Hasan Defense doesn’t mind telling you his first career start at safety didn’t live up to his standards.
Sure, the University of Kansas junior made eight total tackles, the third-most on the team, during a loss at Baylor. But ask the man whose previous 11 starts at the FBS level came at cornerback to assess his impact as a safety this past weekend and “all right” is as close to glowing as he will venture.
“I feel like I could’ve done a lot better,” confessed Defense, never one to waver in the confidence department.
Just three weeks earlier, the 5-foot-11, 188-pound Jacksonville, Fla., native started for KU at cornerback in the season opener against Nicholls State. Defense made four total tackles, one for a loss, and broke up two passes.
Then, he disappeared from the lineup.
True freshman Corione Harris took over Defense’s spot ahead of the Jayhawks’ trip to Central Michigan in Week 2.
Those looking for Defense could only find him on the sideline. But he wasn’t sulking. Defense, starting corner Shak Taylor shared, was easy to spot, because he spent most of the game talking up his defensive teammates, often those playing in the secondary instead of him.
“He was helping out, speaking to us on what he saw and what we could do,” said Taylor, who started alongside Defense throughout the 2017 season, as well as in Week 1. “He was keeping that positive energy up on the defense.”
KU isn’t making assistant coaches available for interviews this season, but Defense disclosed that his position coach and defensive coordinator, Clint Bowen, moved Harris to the top of the depth chart because KU’s longtime assistant thought that would give the defense its best lineup, and the staff wanted Harris ready for Big 12 play.
So Defense mostly watched from the bench during KU’s back-to-back wins over Central Michigan and Rutgers.
“It was different. I always want to be on the field,” Defense said. “But sometimes, you’ve got to step back, let the cards play out and just do your best. I know when I sat back I helped the corners as much as possible, especially with Corione being young and those games being where we’re not going to see the best competition but we need to know that technique is one thing we need to focus on.”
After two weeks of spending game days trying to help Harris stay on the “right path,” Defense returned to the starting lineup at Baylor, replacing Ricky Thomas at safety.
And it wasn’t as if the coaches were asking Defense to do something totally new. Bowen had his returning starting corner taking snaps at safety throughout August and the first few weeks of regular season practices before sending him out for a real test.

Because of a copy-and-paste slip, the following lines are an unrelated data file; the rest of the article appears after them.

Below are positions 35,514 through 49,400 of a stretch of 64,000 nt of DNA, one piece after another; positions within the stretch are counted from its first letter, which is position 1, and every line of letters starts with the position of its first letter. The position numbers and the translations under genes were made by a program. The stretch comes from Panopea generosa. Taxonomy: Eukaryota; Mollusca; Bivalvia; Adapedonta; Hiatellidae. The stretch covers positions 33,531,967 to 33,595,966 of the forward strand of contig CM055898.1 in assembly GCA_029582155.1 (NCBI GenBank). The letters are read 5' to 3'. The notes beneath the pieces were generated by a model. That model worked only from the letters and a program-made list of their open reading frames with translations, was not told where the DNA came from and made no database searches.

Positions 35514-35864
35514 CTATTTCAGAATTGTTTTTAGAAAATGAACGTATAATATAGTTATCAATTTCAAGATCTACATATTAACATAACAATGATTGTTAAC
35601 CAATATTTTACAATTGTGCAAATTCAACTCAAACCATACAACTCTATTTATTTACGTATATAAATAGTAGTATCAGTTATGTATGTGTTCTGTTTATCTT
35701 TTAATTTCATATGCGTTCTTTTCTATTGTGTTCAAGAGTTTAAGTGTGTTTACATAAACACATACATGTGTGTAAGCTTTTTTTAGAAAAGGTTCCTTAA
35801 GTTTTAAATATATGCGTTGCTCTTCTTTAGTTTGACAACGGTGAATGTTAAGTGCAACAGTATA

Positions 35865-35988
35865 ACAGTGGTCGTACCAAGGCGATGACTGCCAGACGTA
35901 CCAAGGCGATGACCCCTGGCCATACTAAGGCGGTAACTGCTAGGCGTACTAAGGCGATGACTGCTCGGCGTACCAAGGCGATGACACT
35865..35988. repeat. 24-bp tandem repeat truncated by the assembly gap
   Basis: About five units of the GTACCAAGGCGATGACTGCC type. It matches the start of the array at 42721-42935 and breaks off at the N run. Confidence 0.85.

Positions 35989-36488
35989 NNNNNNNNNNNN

“I finally got the reps in the game,” Defense said. “I felt like after I made a couple plays, it all became more natural to me, so that was pretty good. I just went with the flow.”
The new safety got involved early, sniffing out a Charlie Brewer completion to Chris Platt and bringing down the receiver in the backfield.
Fellow KU safety Mike Lee said Defense proved he could make open-field tackles.
“He’s got corner skill sets, great footwork,” Lee said. “He doesn’t have to, like, slow his feet down to tackle. Some safeties like to run fast and they’ll miss it sometimes.”
Those cornerback attributes allowed KU to test Defense’s versatility at the safety spot, essentially letting him play as an extra corner in a few situations. Defense could cover a speedy slot receiver or defend an inside receiver out of a dime formation.
“That’s pretty much my advantage, being able to press a number three receiver,” Defense said.
KU head coach David Beaty, asked what his video review of the game revealed about the new starting safety, said Defense did “some really nice things,” including tackling well, but also noted that Defense got flagged for holding on a third-down play in the fourth quarter, extending a BU drive.
“He was very physical. We had him doing some different things than maybe a conventional safety would be, and I thought he handled it for the most part,” Beaty said, “particularly a guy that hasn't been on the field a lot here the last couple weeks. So it was good to see him step back in there and do some good things. I think he'll learn and he'll only get better from there.”
The junior defensive back’s self critique after watching the footage left him disappointed in some aspects of his play.
“There were definitely things I knew I should be doing but just didn’t do it,” Defense said. “Just being the heat of the moment, trying to make sure I have everything right, really. Just playing a little timid and not being as loose as I was at corner.”
His newness to the position showed on Baylor’s first touchdown. Platt broke open deep for a catch in the end zone, in the back right corner, the area of the field for which Defense was responsible. Instead, as Brewer’s pass traveled to Platt, Defense tracked another receiver near the middle of the end zone, where another KU defensive back could have handled that threat.
“I feel like he did what he was supposed to do,” Lee said of Defense’s play overall this past Saturday. “Everybody has missed assignments. But you can fix that. Overall, he did a good job at safety for his first time actually playing safety in a game.”
According to analysis from Pro Football Focus, Defense played 50 snaps at BU, earning a 55.1 grade as a safety and occasional corner.
When Defense first began dabbling with a different position in early August, he did so willingly because he didn’t want to limit himself as a player. Now that KU needs him at that spot — it’s unclear at this point how long Thomas will be out due to injury — Defense plans on making strides quickly so he won’t be a liability.
“This week, with more reps, I feel like I’ll be able to make more plays,” he said.
KU plays host to Oklahoma State on Saturday (11 a.m. kickoff).